How HR can help get Employee Engagement back on track
What happens when you either join a company or a department where the employees are not engaged and there is not a great culture in place? As the Human Resources leader, there are steps you can take that will reestablish trust in the company and build engagement.
Before you even take the first step, you need to establish a partnership with the business leader or CEO to ensure that they will support you in your actions, and ensure that what you are doing supports the business goals of the company or department. Once you are in alignment, here are five steps you can take to build or rebuild the culture.
1. Cover the Basics. In a small to medium company, this might mean more tactical issues like payroll and benefits. Get them paid on time and correctly. Make sure they know how to use their benefits and can access them. Address concerns about safety or environment, when possible. Think of Maslow’s Hierarchy of Needs, and make sure you are taking care of the most basic needs of your team.
In a bigger organization, the basics might mean making sure people have the resources needed to do their job, or making sure the work environment is safe and free from harassment. Either way, you want to be seen as someone who makes sure people have what they need to be successful.
2. Ask and Listen. Find time to have a one-on-one with every person on the team. Ask them the following question- ” I’m new here. What’s the most important thing you think I should know about our company or department?”. Then keep quiet and let them speak. Take notes so you do not forget. Review the feedback with the business leader of your group, and call out the top common issues that came up in your conversations.
Pick the low hanging fruit that you can respond to, and take care of that. If they need new trash cans, see if you can get those purchased and distributed. If the internet connection is slow, see if you can work with your IT person to get it faster.
Then, most importantly- tell people what you have done to address their needs and concerns. “You asked, we listened”.
Don’t be concerned if people do not trust you on the first round of conversations Trust will build, and people will become more open as times goes by.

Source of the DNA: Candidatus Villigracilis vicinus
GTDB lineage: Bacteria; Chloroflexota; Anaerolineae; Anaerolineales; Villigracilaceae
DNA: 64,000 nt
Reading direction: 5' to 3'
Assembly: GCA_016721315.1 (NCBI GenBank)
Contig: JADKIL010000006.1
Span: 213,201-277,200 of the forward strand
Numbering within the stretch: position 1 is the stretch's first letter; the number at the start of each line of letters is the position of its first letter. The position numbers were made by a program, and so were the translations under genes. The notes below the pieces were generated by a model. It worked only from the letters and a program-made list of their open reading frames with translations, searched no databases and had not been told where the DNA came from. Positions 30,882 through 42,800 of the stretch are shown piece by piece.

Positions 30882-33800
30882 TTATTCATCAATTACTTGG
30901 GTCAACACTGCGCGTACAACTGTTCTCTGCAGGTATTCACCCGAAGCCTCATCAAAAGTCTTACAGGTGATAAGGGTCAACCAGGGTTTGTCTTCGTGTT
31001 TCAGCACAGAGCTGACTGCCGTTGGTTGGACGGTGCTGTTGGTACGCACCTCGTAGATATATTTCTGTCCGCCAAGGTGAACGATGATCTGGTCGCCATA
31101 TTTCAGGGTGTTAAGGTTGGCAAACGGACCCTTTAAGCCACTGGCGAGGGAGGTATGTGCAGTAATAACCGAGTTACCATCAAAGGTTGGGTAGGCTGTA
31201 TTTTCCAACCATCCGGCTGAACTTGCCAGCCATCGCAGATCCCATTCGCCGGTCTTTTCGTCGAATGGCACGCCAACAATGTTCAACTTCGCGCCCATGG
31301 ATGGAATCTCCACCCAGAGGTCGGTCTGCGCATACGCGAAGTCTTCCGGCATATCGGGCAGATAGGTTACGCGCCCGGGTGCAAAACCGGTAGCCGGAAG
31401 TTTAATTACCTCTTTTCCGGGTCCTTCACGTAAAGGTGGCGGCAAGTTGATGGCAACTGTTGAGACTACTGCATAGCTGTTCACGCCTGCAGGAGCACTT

3. Follow up. Nothing will erode the trust people have in you, at all levels of the company, if you do not have effective follow through and follow up. If you say you are going to do something, do it, and get back to the people you promised.
If you are struggling with time-management, rethink how you prioritize what you need to do. There are plenty of great books out there that can help you organize your time and allow you to improve your follow through.
4. Learn the business. It doesn’t matter if you are with a small company or a big company, the sooner you learn how the business operates and what the business goals are, the more effective you will be.
How does this drive a more engaged culture? One of the biggest ways you can drive is to get the right people in the right place. That is very difficult to assess if you don’t understand how the business operates and the strategies that are in place to achieve the business goals.
5. Surprise and Delight. It used to be that Human Resources was thought of the “party-planner”, and we do not want to go back to those days. But, the reality is that the HR Leader in a small company or department can become the heart and soul of your work group.
Develop a creative process for recognizing work anniversaries. Recognizing the longevity of your employees reinforces that they have value, and helps retention. Come up with a fun way to recognize little and big accomplishments. Arrange for fruit or candy deliveries. These may be small things on their own, but the little things add up.
Employees want to feel like they are part of something they can support and believe in. They have to feel there is a two way street between the company and them, and that they are not just a cog in the machine. HR can be the catalyst that makes that happen.